Love and Art as Fantasy: Portrait of JennieSeptember 24, 2014
When listing the movies that were made before their time, Portrait of Jennie deserves a prominent place. Upon its release in December 1948, the movie did not receive great reviews nor did it do much business at the box office. Today it is considered a classic fantasy film and the proud possessor of a 91% fresh rating on Rotten Tomatoes. This reversal of fortune can be credited not only to a skilled cast doing solid work but the dreamlike nature of the film. More than most movies, a viewer can get lost in the film’s world until it is unclear what is reality and what fantasy.
In 1934, Eben Adams (Joseph Cotten) is a struggling young painter in New York. One day in Central Park he meets Jennie Appleton (Jennifer Jones), a lively young girl dressed in old-fashioned clothes. He sketches her, a drawing that wins him the attention of Miss Spinney (Ethel Barrymore), an art dealer who sees his potential. Emboldened by this break, Eben determines to paint a portrait of his young friend. If only he can find her.
Jennie disappears for long periods of time, then reappears having aged more that seems possible. Finding himself falling in love with his subject/muse, Eben learns she goes through events that occurred well far in the past. Investigating further, he learns she is from the past, a fact she does not seem aware of. While Eben fights to be with his love, he finds instead the inspiration to continue with his art career.
This movie was based on a novella but in many ways it can be said to be authored by its producer, David O. Selznick (of “Gone with the Wind” fame). He seized upon the story for Jones, whom he would soon marry. Displaying his usual perfectionism, Selznick went through five writers before the film was completed; he even scheduled months of reshoots that stretched the film from its 1947 completion date. He also insisted on location shooting in New York and Massachusetts at a time when movies were just starting to move off the studio lots.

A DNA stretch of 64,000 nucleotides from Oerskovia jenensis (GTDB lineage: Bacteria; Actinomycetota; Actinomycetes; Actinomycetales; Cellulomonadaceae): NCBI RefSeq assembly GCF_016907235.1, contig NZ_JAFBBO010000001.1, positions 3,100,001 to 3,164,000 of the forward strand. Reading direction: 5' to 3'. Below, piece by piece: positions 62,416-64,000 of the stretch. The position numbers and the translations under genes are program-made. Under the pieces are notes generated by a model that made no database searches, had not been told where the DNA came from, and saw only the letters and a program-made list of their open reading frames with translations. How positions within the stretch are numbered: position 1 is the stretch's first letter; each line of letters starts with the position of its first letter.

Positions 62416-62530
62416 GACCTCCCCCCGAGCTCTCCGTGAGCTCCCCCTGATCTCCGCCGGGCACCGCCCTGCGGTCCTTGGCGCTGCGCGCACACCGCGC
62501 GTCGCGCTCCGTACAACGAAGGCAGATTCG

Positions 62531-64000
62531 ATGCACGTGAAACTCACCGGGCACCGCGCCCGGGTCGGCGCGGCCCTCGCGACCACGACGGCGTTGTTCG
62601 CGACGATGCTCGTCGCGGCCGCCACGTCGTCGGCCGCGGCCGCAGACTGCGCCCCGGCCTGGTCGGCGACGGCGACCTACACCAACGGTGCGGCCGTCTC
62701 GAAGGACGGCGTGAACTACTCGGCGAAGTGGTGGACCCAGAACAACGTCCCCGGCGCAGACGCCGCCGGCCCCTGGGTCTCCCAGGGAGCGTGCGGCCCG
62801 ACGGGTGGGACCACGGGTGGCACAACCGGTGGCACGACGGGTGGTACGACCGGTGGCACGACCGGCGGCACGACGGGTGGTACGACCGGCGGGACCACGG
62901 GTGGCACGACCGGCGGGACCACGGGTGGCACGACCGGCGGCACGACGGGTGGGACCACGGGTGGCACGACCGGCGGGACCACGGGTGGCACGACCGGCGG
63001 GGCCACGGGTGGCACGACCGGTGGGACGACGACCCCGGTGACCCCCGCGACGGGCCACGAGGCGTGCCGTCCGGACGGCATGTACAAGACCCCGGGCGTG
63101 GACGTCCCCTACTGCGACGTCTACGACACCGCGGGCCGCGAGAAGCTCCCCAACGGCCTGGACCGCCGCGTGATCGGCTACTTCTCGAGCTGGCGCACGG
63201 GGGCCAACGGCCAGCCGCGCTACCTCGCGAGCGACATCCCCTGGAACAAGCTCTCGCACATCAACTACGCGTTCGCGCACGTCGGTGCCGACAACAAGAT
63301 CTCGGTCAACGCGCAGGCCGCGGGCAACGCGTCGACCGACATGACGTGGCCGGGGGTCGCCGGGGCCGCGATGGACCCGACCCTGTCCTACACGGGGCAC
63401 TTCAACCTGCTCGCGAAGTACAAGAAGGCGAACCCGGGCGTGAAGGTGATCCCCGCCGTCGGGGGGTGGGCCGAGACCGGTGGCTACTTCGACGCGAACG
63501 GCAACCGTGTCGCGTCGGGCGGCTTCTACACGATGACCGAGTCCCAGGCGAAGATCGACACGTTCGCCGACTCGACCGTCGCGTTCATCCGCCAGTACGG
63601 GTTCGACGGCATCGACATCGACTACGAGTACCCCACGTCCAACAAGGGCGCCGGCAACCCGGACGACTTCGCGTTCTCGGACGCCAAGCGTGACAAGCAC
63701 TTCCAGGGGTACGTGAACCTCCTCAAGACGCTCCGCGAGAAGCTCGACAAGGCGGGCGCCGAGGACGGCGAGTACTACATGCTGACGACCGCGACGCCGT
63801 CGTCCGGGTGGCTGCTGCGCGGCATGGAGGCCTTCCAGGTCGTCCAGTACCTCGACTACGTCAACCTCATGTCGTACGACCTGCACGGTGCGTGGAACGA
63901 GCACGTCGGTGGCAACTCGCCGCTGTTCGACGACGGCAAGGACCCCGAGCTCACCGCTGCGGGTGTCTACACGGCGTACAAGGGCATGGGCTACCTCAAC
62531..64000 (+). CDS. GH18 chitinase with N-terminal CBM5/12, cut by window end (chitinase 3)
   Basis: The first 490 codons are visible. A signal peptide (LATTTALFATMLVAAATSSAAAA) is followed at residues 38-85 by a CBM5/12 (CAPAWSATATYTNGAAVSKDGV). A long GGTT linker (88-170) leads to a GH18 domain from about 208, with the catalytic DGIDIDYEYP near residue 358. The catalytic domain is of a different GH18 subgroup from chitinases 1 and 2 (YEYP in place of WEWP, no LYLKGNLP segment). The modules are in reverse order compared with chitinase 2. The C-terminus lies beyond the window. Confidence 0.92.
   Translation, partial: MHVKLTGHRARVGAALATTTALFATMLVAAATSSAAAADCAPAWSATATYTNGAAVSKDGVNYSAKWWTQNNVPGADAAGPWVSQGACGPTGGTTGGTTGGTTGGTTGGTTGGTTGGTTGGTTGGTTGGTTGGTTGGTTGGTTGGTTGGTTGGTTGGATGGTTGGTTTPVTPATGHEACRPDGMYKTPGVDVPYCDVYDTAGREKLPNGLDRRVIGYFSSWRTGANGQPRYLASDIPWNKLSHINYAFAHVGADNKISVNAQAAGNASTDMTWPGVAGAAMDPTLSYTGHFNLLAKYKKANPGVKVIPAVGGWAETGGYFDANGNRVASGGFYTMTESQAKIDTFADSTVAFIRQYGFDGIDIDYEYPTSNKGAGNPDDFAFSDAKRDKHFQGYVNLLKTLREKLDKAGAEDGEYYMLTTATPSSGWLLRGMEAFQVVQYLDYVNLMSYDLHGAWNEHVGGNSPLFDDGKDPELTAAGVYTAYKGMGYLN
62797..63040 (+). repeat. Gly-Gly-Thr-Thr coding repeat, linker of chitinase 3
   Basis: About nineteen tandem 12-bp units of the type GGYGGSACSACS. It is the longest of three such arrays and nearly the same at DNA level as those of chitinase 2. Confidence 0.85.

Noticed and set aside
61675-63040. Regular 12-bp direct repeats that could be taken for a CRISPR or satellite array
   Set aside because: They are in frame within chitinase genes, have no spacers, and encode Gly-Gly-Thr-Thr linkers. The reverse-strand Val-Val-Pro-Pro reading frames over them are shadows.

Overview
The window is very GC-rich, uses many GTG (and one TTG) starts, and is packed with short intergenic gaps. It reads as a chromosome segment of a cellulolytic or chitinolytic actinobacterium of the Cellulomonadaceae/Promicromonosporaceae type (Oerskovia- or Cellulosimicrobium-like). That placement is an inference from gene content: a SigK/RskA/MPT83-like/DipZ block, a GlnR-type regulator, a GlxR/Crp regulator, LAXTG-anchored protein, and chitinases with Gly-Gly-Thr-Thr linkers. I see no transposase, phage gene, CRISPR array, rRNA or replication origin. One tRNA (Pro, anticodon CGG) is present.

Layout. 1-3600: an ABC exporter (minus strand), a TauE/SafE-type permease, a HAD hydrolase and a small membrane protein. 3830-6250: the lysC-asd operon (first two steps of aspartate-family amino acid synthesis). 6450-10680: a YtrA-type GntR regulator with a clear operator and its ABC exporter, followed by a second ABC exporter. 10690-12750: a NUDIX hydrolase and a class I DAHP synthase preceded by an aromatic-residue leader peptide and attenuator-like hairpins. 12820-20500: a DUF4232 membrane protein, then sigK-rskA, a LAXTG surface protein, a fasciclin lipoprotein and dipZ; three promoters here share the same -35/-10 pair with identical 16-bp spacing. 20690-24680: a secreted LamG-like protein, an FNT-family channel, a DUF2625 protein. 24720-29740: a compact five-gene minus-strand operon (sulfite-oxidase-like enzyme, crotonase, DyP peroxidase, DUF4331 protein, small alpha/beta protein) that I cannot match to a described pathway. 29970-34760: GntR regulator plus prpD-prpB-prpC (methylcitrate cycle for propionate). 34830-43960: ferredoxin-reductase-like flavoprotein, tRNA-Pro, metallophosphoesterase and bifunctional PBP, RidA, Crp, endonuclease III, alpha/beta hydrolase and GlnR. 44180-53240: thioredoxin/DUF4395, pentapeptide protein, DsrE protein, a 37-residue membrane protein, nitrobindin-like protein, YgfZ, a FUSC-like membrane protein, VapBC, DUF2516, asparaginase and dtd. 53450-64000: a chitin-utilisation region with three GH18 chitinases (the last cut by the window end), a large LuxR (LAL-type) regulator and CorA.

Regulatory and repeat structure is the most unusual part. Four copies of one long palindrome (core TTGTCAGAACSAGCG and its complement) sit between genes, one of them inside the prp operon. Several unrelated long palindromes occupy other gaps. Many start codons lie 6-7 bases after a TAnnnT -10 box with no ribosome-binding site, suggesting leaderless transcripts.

Anyone familiar with Jones, Cotten, or Barrymore will not be surprised that they deliver solid performances, but in many ways the star of the film is its look. Joseph H. August earned his last credit as a cinematographer on the movie, dying shortly after it wrapped. Having worked in the silent era, August used tricks from that time, shooting through filters and using different tints on scenes. The result looks much like a work of art, more dreamlike and impressionistic than the majority of movies then being produced.
Much like a then-recent film, “The Picture of Dorian Grey,” the title portrait is shown in color. Unlike the garish, shocking artwork of that movie, here Jennie is shown in a soft color that still looks beautiful today. In the midst of the subjective appearance of the rest of the film, this shot (and the love for art and its creation that it represents) stands as the most realistic look in the film. When anyone complaints about the unrealistic nature of old studio movies, “Portrait of Jennie” can be cited as proof of the great creativity and imagination that went into movie-making of yesteryear.
– Louis Burklow (aka, Hollywood Country Boy), Staff Writer, Phoenix Genesis
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